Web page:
Valerie Jarrett (fifth from the left in the front), chief White House advisor to President Obama, made a surprise visit to Milwaukee Friday to speak to and fire up canvassers who will be flooding the neighborhoods in the North and Northwest areas of the city to get the vote out for the president. The kick-off event was held at the Obama campaign headquarters at 8550 Brown Deer Rd. Jarrett encouraged the group to tell those undecided voters about the president’s accomplishments and the negative impact a Romney presidency would have on the nation. (Photo by Yvonne Kemp)
Photos and question by Yvonne Kemp
Question of the week: “Though President Obama’s lead over Mitt Romney has increased in the polls, do you think people in the community will still see the urgency of going out to vote on November 6? Why or why not?”
Kobena Marcus J. Collins: “I think the people who would normally vote will remain to see the urgency. Ultimately, it is up to us – the community – to reinforce the sense of urgency.”
Michele Sommers: “I pray our community comes out to vote. As a teacher and a mother, I try to make our young people understand the importance of voting and what Black people had to do to achieve that right. Complaining means nothing if we’re not willing to do our part to change what we are complaining about.”
Gwen Jeffro: “I believe the people will see the urgency to vote and not sit back and think their vote does not count or be complacent and believe that the polls have president Obama winning so ‘I don’t need to vote.’ This is the worse attitude to take. He needs all of us and we need him. Our future depends on your vote and mine.”
Anthony Atkins: “I do feel the sense of urgency is fading a bit. I think Obama will win, but not by as much as he should. Our youth will need to not be as apathetic as the election draws near.”
Washington — Deidra Reese isn’t waiting for people to come to her to find out whether they are registered to vote.
With iPad in hand, Reese is going to community centers, homes, and churches in nine Ohio cities, looking up registrations to make sure voters have proper ID and everything else they need to cast ballots on Election Day.
“We are not going to give back one single inch. We have fought too long and too hard,” said Reese, 45, coordinator of the Columbus-based Ohio Unity Coalition, an affiliate of the National Coalition on Black Civic Participation.
Reese is part of a cadre of Black women engaged in a revived wave of voting rights advocacy four years after the historic election of the nation’s first Black president. Provoked by voting law changes in various states, they have decided to help voters navigate the system – a fitting role, they say, given that Black women had the highest turnout of any group of voters in 2008.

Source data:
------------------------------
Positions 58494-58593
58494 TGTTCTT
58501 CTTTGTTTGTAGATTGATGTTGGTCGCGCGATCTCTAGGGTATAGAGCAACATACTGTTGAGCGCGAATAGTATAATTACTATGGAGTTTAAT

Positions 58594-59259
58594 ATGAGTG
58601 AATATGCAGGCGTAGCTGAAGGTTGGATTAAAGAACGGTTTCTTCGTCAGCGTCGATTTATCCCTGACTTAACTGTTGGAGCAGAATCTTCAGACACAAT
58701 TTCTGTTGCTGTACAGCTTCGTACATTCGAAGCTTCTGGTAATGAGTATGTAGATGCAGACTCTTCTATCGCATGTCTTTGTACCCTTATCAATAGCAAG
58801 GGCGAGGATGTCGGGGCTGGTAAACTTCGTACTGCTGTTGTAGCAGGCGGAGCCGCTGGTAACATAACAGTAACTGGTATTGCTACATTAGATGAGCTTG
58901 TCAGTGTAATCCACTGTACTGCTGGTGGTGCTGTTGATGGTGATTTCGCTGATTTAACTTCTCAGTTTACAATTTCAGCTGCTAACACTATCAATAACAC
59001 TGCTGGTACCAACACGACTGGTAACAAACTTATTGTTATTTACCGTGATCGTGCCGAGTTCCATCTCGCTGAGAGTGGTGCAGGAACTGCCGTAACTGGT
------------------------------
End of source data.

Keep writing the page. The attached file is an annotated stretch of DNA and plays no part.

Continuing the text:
“We’ve forgotten our mothers went to three jobs, picked us up from school, put the macaroni and cheese on the table, got up, and got somebody registered to vote,” said actress Sheryl Lee Ralph, one of several women who participated in a strategy session this week during the Congressional Black Caucus Foundation’s annual legislative conference in the nation’s capital. Ralph is married to Pennsylvania state Sen. Vincent Hughes.
The political and financial power of Black women is one of the themes of this year’s four-day event. It will culminate Saturday with a keynote speech from one of the most visible Black women in America, First Lady Michelle Obama.
“It’s time for us to lead the way because we voted in greater numbers than any other gender and race group last election, and we got to do the same this year,” said Elsie Scott, president and CEO of the Congressional Black Caucus Foundation.
Turnout among women of all races is generally higher than for men. In 2008, about 69 percent of eligible Black female voters went to the polls, an increase of 5.1 percentage points over 2004, according to a study of census data on 2008 voters by the Pew Hispanic Center. That compares with 66.1 percent of White women.
African-American women, who number about 20 million in the United States, have long been the largest group of Democratic voters in the country, said David Bositis, senior research associate with the Joint Center for Political and Economic Studies.
In a room at the Washington Convention Center on Wednesday, the sense of urgency among the women was palpable. They noted that voter registration deadlines in some states are as early as Oct. 6, the last of them on Oct. 16. Few attendees accepted the argument that the new voting laws were intended to fight fraud, as supporters of those laws maintain.
Judith Browne-Dianis, co-director of the Advancement Project, said Black women showed in 2008 they can turn out in record numbers. But in 2010, “we sat home and while we were sitting at home, there were others that were plotting and what they decided to do was to change the rules of the game.”
The women invoke the name of abolitionist and women’s suffragist Sojourner Truth, and repeat civil rights activist Fannie Lou Hamer‘s famous line – “I am sick and tired of being sick and tired” – as a rallying cry. They talk strategy about checking to see who’s been purged from voter rolls or locating documents that voters need to get photo identification. All along, they remind voters of the time, before the Voting Rights Act of 1965 became law, when Black people were kept from voting.